Magazine article AI Magazine

AI in the News

Magazine article AI Magazine

AI in the News

Article excerpt

"Always Interesting"

http://www.aaai.org/aitopics/html/current.html

The items in this collage were selected from the AI TOPICS Web site's "AI in the News" collection that can be found-complete with links to the item's source and related AI TOPICS pages-at www. aaai.org/aitopics/html/current.html. Please note that: (1) an excerpt may not reflect the overall tenor of the item, nor contain all of the relevant information; and, (2) all items are offered "as is" and the fact that an item has been selected does not imply any endorsement whatsoever.

-Jon Glick, Webmaster, AI TOPICS

A Growing Web of Watchers Builds a Surveillance Society. David Shenk. The New York Times. January 25, 2006 (www.nytimes.com). "If the American public seems a bit confused about the raging debate of security versus civil liberties- Bush/Cheney versus the A.C.L.U.-it may be because the debate itself has been outpaced by technology. In our post-9/11, protowireless world, democracies and free markets are increasingly saturated with prying eyes from governments, corporations and neighbors. For better and worse, free societies are fast entering the world of total surveillance. ... Allowing a computer to read your e-mail may not sound threatening, but with advanced pattern-recognition software, scanning many messages over time could produce a powerful consumer profile. As these machines get smarter and smarter, it may soon be far more worrisome to let a machine 'read' your information than to have a human reading it. ... These are today's tools. What about tomorrow's? The hallmarks of the new digital tool-building age are machines that are increasingly smart, small, cheap and communicative. We are, without question, headed into a world where-mostly by our choice-the minute details of our bodies, lives and homes will be routinely tracked and shared, with potential for more convenience and safety but also abuse."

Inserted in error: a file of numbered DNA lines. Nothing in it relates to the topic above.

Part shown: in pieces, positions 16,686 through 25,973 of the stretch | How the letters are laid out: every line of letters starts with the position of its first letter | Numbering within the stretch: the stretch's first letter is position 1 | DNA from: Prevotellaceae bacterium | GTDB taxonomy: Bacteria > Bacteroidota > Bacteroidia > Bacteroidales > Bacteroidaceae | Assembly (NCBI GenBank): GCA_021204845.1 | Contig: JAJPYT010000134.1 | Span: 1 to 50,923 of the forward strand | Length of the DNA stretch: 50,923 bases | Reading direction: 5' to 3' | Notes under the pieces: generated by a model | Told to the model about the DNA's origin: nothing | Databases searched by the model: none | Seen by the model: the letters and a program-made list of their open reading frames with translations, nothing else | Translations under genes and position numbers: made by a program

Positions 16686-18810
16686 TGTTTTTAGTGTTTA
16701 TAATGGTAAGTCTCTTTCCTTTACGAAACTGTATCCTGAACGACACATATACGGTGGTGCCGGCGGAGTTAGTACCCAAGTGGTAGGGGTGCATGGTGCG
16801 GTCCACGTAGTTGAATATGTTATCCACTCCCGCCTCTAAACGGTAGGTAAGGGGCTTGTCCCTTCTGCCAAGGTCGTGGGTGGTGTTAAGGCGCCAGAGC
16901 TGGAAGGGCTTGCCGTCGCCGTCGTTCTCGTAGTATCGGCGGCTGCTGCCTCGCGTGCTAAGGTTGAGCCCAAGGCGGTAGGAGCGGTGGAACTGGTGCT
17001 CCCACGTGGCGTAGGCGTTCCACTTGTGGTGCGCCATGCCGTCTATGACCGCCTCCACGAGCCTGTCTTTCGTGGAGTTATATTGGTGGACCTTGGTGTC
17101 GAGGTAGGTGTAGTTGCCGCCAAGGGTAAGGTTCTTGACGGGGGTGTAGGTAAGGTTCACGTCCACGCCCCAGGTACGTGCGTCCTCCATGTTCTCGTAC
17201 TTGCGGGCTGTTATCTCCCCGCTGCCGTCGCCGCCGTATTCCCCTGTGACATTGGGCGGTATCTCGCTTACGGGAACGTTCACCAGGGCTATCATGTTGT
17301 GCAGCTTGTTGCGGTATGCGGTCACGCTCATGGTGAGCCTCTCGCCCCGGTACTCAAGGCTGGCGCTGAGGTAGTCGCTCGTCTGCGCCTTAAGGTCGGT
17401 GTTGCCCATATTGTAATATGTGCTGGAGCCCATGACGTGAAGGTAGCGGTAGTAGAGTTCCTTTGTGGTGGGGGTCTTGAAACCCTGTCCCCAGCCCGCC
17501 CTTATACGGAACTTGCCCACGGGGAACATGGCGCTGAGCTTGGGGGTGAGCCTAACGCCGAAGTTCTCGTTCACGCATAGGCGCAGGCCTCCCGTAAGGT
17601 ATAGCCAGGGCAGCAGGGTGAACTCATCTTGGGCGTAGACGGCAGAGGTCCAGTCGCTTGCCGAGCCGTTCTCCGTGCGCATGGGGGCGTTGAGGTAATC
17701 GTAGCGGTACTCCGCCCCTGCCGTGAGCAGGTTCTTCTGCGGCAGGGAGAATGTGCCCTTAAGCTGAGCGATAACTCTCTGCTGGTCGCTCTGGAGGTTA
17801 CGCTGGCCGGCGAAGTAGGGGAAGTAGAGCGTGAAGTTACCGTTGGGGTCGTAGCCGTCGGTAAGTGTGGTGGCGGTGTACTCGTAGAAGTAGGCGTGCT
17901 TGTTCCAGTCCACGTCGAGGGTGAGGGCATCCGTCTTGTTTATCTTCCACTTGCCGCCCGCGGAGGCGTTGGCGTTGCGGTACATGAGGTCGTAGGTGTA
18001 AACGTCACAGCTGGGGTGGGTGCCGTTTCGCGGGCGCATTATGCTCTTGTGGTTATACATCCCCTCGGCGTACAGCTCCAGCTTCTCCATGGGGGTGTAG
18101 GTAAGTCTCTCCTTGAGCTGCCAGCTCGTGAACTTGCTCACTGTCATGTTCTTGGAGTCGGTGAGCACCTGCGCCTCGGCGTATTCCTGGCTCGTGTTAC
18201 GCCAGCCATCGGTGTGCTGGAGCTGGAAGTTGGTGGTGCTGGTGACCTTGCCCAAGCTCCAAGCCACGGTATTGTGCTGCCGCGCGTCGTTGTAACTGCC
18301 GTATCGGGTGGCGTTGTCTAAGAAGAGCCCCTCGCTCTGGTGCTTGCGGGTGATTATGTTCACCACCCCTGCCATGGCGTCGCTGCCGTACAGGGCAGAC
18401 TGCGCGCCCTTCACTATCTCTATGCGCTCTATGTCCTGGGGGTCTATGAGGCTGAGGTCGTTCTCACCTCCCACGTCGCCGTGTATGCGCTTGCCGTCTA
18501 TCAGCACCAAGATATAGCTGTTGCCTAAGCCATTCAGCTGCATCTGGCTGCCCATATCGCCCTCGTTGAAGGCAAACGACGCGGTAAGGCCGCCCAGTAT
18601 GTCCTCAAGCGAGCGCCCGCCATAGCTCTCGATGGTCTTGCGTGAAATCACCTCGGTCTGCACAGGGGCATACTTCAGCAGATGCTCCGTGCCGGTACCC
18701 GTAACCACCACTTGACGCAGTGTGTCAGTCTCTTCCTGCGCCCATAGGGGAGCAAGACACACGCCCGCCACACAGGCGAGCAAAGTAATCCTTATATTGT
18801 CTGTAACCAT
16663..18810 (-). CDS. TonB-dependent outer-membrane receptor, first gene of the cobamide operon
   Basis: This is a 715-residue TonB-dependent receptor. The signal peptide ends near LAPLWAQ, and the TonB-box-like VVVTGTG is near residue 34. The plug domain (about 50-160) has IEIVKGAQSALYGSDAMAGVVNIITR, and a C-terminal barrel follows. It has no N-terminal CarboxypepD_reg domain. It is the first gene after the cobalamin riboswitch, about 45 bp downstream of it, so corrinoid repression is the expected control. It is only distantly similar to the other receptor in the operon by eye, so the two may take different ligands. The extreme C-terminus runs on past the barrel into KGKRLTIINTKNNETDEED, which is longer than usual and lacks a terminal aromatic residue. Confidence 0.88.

Better Robots Could Help Save Disaster Victims. Kurt Kleiner. New Scientist News Service. January 5, 2006 (www.newscientist.com). "In the wake of the tragic accident that killed 12 trapped miners in West Virginia, US, roboticists are saying that a new generation of search and rescue robots could help save lives in future disasters. ... Although they tried to use a robot to move ahead and test conditions, the robot, a commercial model usually used for bomb disposal, was not specifically designed for mine work and became bogged down after moving just 21 metres into the tunnel. They're slow [robots]. They won't cause an explosion, but they don't do much,' says Robin Murphy, director of the Center for Robot Assisted Search and Rescue at the University of South Florida, US. But new robots, designed to squirm through rubble, or crawl through boreholes, or clamber over obstacles on legs, could someday go into mines quickly ahead of rescuers. ... Howie Choset, a roboticist at Carnegie Mellon University in Pittsburgh, US, is working on a robot that can squirm snakelike through small spaces that might be left after a mine or building collapses."

Science Project-After 175 years, the Museum of Science is embarking on a mighty mission: to get schoolchildren excited about engineering and technology, help the US compete in the global economy, and, oh yes, make field trips more fun. John Hanc. The Boston Globe. December 11, 2005 (www.boston.com). "[O]ne of New England's most popular attractions is attempting a dramatic shift that is being watched closely by science museums around the country. …

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